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"The Darwin Awards"
Reviewer:
Wayne Klein
Studio: 20th Century Fox Home Video
Genre: Comedy
Release:
8/07/07
Special Features: Previews, featurette, interviews, photo gallery
Review:

A mildly amusing film that has a great premise that is fumbled more than caught, "The Darwin Awards" takes its name from a website (and books) that celebrate those of us who eliminate us from the gene pool through idiotic behavior. For example, golfing during a thunder and lightning storm or attaching a jet engine to the back of our car. Unfortunately the characters in this film are more a collection of annoying ticks than actual human beings. Joseph Fiennes is Michael a brilliant police profiler who has one major flaw--he faints at the sight of blood. Michael is under constant surveillance when he agrees to be the topic of a film by a student (Wilmer Valderrama). When he loses his job after botching the arrest of a serial killer due to the sight of blood, he embarks on a new career because he has no choice--he approaches a insurance company with the idea of profiling those who are at higher risk of dying using risk factors that indicates that their policy holders might die due to their own incompetence. He's given a chance to prove his theory when he's paired with a cynical, foul mouthed insurance investigator Siri (Winona Ryder) to assess a number of cases that the firm hasn't paid off yet. If Michael can prove his theory, he has a job that will save the insurance company millions. The duo investigate a man (David Arquette) who straps a jet engine to his car, a pair of heavy metal rockers (one of whom is Lukas Haas) trying to sneak into a Metallic concert and a man (Chris Penn in his last role) who claims his car was stolen while ice fishing. ***

What works in the film is the main plot point what doesn't work is the subplot of the film itself-Michael feels he must figure out why the serial killer he let run free is killing and, more importantly, what his literary clues mean. This subplot feels completely artificial and just doesn't work within the context of a film with such an off-beat sense of humor. This along with the quirky characters that have absolutely no appeal to the audience whatsoever (Michael is like the TV character Monk without any of that characters appealing quirks and Fiennes just can't sell the role). It's like slapping that jet engine on an old car expecting it to suddenly be a hotrod-it just ain't gonna happen folks. The film works best when it focuses on the small details of those average Americans that have less common sense than a cow standing in the rain. Arquette, Penn and Juliette Lewis provide amusing occasionally touching cameos in the film. The plot point about the grad student shooting the film also doesn't quite work; why would Michael continue to let the student shoot his film after he loses his job but, more importantly, it constantly takes us out of the film when it moves from its documentary style. ---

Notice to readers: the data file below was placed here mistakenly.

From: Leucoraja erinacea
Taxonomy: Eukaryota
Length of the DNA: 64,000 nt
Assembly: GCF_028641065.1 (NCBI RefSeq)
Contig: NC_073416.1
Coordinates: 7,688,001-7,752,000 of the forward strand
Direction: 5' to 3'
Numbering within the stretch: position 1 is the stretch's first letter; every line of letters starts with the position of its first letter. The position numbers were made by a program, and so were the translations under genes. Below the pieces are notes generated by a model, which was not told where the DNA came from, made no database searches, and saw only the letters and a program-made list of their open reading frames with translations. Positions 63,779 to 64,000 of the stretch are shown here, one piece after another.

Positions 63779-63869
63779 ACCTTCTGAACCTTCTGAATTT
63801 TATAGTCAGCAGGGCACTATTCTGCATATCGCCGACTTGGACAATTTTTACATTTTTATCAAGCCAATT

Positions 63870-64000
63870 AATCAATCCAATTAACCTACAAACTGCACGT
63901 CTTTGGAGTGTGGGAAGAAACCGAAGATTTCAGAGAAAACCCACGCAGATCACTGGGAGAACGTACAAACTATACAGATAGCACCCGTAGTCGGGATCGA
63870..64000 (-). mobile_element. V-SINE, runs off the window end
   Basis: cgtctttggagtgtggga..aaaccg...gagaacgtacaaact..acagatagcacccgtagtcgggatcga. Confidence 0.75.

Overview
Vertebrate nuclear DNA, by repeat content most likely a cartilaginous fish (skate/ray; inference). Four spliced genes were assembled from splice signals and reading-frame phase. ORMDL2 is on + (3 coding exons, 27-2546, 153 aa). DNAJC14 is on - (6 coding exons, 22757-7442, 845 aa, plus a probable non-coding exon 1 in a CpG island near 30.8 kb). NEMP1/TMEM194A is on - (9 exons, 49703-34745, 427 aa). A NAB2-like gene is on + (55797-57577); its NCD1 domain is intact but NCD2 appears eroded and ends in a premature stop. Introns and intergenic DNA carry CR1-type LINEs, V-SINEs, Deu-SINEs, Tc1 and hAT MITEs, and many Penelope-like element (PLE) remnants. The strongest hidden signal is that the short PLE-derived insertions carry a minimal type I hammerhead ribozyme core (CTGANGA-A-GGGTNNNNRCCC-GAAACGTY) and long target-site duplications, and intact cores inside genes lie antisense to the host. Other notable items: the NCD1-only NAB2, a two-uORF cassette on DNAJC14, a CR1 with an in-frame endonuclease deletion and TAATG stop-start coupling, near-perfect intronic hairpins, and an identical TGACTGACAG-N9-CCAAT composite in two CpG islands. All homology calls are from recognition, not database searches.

Image & Sound:

"The Darwin Awards" looks fine although there was a bit of a problem with pixilation on the preview copy I received. This problem will more than likely be corrected as the preview copy was a single layer DVD-R burned by Fox. Audio sounds fine occasionally using the 5.1 format to good effect (especially during Arquette's segment). ---

Special Features:

We get a short featurette on the making of the film with bits and pieces of interviews and behind-the-scenes footage. These interviews show up again AFTER the featurette with during a sequence that lasts about a minute. We also get a photo gallery of behind-the-scenes and production photos. ---

Final Words:

I was really rooting for "The Darwin Awards" with its off-beat humor but the structure of the film and lack of character development undermines this flick. It's mildly amusing but would have had so much more potential in more capable hands. The scenes that work best for the film are those involving the people being investigated while the main story about Michael and Siri seems forced and just doesn't gel. Actors Fiennes and Ryder don't have any chemistry on screen. It's not a film I would buy but it might be worth a dollar rental if everything else is off the shelf.

 

 
 
 
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